Reed seemed irritated that the presence of The Idaho Observer in the courtroom may have somehow delayed his office being allowed to steal a non-present and non-represented $1,108.

Hardin ordered that Reed's office make sure Lance was present at the next hearing.

Another hearing was held December 1, 1999. This time Judge Hardin allowed Woodbury to “steal” the money though, again, neither the money nor Lance was present. The only difference was that The Idaho Observer was not present. Though Don Harkins, Ingri Cassel and Judy Reeves attempted to witness the proceeding, it was learned later that the hearing was moved to a little room down the hall from the courtroom within which it was scheduled to be held. The change was not posted.

The hearing, in which Judge Hardin allowed Woodbury to “steal” Lance's non-present and non-represented money without witnesses, could be best described as a “star chamber” proceeding. The closing passages from the transcript are quite revealing of the conspiratorial nature of Woodbury's intent in this matter:

WOODBURY: “Your Honor, for the record uh could we state for the record. Are we still on the record on this matter? That the uh -- that this hearing is posted outside the door of this courtroom.

COURT: That is correct.

WOODBURY: Thank you.

According to three witnesses who appeared at the courthouse specifically to witness the proceeding, the change was not posted at the new location.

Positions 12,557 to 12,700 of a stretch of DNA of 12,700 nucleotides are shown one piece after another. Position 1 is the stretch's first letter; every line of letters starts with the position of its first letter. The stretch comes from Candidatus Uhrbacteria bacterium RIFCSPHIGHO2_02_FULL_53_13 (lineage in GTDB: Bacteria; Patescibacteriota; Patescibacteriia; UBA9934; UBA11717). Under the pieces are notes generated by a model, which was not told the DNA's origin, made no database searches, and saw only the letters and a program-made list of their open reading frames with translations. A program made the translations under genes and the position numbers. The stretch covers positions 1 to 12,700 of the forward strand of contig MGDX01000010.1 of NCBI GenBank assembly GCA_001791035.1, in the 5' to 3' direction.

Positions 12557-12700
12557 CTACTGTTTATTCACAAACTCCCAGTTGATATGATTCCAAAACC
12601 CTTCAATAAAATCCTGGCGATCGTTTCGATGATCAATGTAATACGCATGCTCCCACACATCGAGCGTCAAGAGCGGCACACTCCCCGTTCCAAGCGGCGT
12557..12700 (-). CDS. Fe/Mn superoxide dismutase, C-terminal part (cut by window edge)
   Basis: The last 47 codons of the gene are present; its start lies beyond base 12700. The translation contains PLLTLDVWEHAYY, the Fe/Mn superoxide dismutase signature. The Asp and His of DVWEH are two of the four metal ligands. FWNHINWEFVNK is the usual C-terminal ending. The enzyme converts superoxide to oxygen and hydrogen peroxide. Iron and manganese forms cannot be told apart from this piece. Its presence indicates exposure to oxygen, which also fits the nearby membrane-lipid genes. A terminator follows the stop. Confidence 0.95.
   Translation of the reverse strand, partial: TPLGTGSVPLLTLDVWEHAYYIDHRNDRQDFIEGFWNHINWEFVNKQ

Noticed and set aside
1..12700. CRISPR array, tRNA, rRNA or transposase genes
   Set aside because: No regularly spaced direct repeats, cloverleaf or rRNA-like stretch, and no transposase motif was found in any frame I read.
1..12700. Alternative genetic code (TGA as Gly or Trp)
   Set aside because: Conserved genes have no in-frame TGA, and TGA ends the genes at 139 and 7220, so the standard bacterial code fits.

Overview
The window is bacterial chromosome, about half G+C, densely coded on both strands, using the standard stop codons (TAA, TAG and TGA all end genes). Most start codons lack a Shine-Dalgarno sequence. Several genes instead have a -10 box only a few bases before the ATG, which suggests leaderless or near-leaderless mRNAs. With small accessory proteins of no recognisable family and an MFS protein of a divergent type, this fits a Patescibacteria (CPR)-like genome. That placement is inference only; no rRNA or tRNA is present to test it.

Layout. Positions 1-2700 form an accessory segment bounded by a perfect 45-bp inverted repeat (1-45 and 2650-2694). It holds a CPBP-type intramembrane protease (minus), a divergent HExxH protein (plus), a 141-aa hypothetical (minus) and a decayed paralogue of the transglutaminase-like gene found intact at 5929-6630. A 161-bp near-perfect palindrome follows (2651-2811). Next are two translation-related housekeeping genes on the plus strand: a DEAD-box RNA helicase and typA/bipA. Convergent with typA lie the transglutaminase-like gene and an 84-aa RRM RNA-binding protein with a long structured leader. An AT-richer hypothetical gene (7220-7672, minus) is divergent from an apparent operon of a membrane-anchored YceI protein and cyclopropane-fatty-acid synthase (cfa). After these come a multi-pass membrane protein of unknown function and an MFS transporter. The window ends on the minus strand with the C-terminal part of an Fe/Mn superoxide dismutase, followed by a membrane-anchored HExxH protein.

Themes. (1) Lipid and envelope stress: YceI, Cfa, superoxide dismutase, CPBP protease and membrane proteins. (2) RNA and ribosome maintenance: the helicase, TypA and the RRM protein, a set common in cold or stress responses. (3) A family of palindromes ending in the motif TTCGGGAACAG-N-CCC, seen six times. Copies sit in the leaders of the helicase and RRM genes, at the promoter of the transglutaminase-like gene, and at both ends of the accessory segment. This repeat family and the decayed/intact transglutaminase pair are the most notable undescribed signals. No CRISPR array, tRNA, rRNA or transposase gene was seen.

Lance refused to let the issue die and finally compelled Boundary County to reconsider its obvious attempt to “steal” his legitimately earned money.

In a letter dated September 19, 2000, Reed made an offer to return 1/2 of the money, or $554. “In reviewing the file I have had an opportunity to determine the nature of this case, as well as our civil forfeiture case. Without going into detail, our office load currently is significantly large to a point where we are having difficulty keeping up with all of the requirements. Because of that, you will benefit by the fact that we will offer to return one half of the total amount claimed by our civil forfeiture action. Thus, you will be entitled to $554.00 and the state will retain $554.00,” Reed wrote.

Reed's office is very busy, he said. It already has a judgment in its favor regarding the $1,108, but he has time to review both the “nature” of the criminal case and the “civil forfeiture” case? It would appear that Reed has made a tacit admission that the criminal case against Lance was not built upon a foundation of real evidence sufficient to gain a conviction. Recognizing the tenuousness of his office's position, Reed also stated in the letter that, “any statements made in this letter will be inadmissible in a court of law because it is written solely for the purpose of a potential settlement.”

Lance saw through the Reed letter and wrote back, “Your offer of 1/2 of the $1,108 is unacceptable. We will pursue the matter into the Supreme Court if necessary.”

Apparently caving in to overwhelming evidence that Lance has been wrongly incarcerated and, therefore, the civil forfeiture was ill-conceived, Reed gave Lance his money back.

The Idaho Observer has unsuccessfully attempted to reach Woodbury for comment.